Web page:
That is a question we often hear from prospective clients. The answer is, yes — and no.
There is always uncertainty, and the markets could plummet tomorrow. Even though we follow markets closely and read endlessly, we can’t predict the future.
So, let’s look at the market right now. There are lots of reasons we might advise an investor to avoid it:
- Whole parts of the country are still on some form of a lockdown, unemployment in certain sectors is high and uncertainty abounds over the timing of a return to so-called economic and social “normalcy.”
- Market valuations (which are used to judge whether companies are over- or under-valued) are high. For example, the widely followed Shiller’s “CAPE Price to Earnings” ratio is at 34.77 versus a 25-year average of 27.54.
- Interest rates are likely to be rising in the near term. That makes debt more expensive, and it creates uncertainty (and markets hate uncertainty).
- There are concerns that the impact of government stimulus efforts combined with a resumption of spending that was restrained under the lockdown will be inflationary.
- And then, to quote Donald Rumsfeld, there are the “unknown unknowns.” Those are the truly frightening “black swan” events that catch the world by surprise. Think 9/11 or the credit debacle that led to the Great Recession.
Despite the reality of constant uncertainty, we need to balance that with the fact that there is still so much good news: many corporate earnings in many areas are strong, unemployment is improving, inflation is low, whole portions of the US economy did manage to adjust to the pandemic and there is thought to be significant pent-up demand for services that will drive growth (restaurants, travel, live music, etc.).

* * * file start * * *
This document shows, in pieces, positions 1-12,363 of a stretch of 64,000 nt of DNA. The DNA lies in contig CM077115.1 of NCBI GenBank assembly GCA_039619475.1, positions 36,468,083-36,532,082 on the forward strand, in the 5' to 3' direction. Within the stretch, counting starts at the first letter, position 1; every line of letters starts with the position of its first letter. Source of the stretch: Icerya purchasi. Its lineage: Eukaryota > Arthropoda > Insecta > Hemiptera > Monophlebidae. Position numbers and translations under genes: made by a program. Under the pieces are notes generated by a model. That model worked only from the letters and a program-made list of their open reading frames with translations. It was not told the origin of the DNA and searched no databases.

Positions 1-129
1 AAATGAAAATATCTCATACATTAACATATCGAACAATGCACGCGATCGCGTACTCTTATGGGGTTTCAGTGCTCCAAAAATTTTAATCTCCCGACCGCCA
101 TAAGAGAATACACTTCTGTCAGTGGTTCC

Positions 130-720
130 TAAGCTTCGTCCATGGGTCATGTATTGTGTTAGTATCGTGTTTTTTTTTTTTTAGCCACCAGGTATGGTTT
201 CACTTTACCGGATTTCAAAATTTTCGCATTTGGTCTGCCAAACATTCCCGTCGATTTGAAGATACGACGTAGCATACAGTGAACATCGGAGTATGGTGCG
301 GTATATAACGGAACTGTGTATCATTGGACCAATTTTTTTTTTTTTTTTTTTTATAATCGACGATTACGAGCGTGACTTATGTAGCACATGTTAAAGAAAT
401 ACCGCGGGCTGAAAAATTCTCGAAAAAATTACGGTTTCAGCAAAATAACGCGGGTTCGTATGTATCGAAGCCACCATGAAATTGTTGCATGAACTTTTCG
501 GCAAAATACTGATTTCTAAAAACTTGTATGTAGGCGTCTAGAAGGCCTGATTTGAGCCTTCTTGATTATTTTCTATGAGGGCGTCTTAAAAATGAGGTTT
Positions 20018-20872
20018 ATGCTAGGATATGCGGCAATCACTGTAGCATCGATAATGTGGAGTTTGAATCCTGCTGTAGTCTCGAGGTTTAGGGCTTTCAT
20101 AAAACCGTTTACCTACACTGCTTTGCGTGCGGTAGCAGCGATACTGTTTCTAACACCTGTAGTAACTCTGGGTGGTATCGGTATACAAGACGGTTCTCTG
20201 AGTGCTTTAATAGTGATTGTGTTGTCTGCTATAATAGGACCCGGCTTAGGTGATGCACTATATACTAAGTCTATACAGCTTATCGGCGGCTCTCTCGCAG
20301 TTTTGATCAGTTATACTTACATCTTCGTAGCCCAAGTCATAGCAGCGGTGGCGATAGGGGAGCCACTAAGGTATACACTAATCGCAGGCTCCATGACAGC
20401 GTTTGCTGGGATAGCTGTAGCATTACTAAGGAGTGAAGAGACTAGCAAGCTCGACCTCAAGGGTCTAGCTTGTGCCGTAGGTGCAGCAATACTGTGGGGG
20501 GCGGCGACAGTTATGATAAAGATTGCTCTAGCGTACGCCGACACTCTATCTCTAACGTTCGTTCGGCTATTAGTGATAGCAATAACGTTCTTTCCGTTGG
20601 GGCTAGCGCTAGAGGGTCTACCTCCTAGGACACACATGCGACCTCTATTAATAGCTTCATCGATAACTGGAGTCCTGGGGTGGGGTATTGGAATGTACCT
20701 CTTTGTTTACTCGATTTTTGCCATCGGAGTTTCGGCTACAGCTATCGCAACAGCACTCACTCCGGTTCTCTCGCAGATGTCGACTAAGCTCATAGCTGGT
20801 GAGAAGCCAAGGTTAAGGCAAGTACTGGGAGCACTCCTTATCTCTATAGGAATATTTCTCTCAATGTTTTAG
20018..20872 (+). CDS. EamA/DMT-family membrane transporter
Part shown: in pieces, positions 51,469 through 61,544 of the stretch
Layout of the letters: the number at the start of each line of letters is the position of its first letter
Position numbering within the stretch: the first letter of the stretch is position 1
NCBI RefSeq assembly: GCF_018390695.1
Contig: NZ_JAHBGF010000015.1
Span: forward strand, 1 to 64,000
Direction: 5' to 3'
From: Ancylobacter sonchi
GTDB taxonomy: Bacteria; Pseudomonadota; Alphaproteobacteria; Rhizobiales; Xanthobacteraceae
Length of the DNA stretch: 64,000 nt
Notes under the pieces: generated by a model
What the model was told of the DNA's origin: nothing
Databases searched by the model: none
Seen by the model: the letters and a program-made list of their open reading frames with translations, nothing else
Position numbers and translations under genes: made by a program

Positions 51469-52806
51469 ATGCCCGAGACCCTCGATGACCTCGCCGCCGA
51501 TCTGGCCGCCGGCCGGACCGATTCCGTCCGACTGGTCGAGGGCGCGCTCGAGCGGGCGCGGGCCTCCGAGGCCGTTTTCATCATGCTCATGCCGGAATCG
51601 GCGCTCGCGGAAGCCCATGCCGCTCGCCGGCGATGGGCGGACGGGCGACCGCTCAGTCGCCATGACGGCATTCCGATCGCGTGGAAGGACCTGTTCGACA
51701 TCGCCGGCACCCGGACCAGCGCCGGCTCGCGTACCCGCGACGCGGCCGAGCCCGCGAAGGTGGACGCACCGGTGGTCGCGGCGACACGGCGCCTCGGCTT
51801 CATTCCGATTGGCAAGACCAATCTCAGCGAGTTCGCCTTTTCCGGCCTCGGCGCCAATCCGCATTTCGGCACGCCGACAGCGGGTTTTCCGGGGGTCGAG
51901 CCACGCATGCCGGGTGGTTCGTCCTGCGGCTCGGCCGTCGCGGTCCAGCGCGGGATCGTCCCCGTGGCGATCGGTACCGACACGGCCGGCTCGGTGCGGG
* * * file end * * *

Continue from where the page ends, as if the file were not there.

KNOW WHY YOU’RE INVESTING
Let us re-frame this discussion and ask a few questions: What is it you are investing for? A quick financial pop? A year in and then out? Indeed, most investors look at one-year returns. We are creatures of the calendar.
And if measured by that simple approach, then things can look volatile: since 1926 we’ve had seven years with calendar year losses of 12 percent or more. Four of those years saw losses of greater than 30 percent (including 2020). For a bit of historical perspective, from July 1932 through June 1933, the market declined by nearly 70 percent!
But how many of us are investing just for one year? Most of us invest for retirement — the long term, 20 or more years. Well, it turns out the longer you look at your investing horizon, the smoother things get. Or to put it another way, the longer you hold on, the more likely you are to not experience a loss.
For example, if you invested your money in the S&P 500 over any 20-year period since 1926 through to the end of 2020 (we call these rolling period returns), you would never have experienced a negative return. Yet those 20-year periods included the Great Depression, World War II, the Korean War, the Vietnam War, stagflation, Watergate, the dotcom bust, 9/11, the Great Recession and the COVID pandemic.
Over this period, the market went up 75 percent of the time. Fourteen of those years saw returns greater than 35 percent. The average return for the S&P 500 over this period was 10 percent. During that ride, we experienced pockets of stomach-churning volatility, but markets recover and move on. That is the unseen benefit to every economic down cycle.
PLANNING FOR VOLATILITY
So, how do you handle that volatility? Plan for the worst, and hope for the best. If you are living off your portfolio, set aside cash for rainy-day spending. Use this money instead of pulling it out of the markets when they are down.
Diversify! Have U.S. large cap and small cap stocks, and diverse types of bonds, invested in international markets. And breathe. Do not let the drama of the news cycle scare you into panic selling.
So yes, now is a suitable time to get into the market, if you are investing for the long term.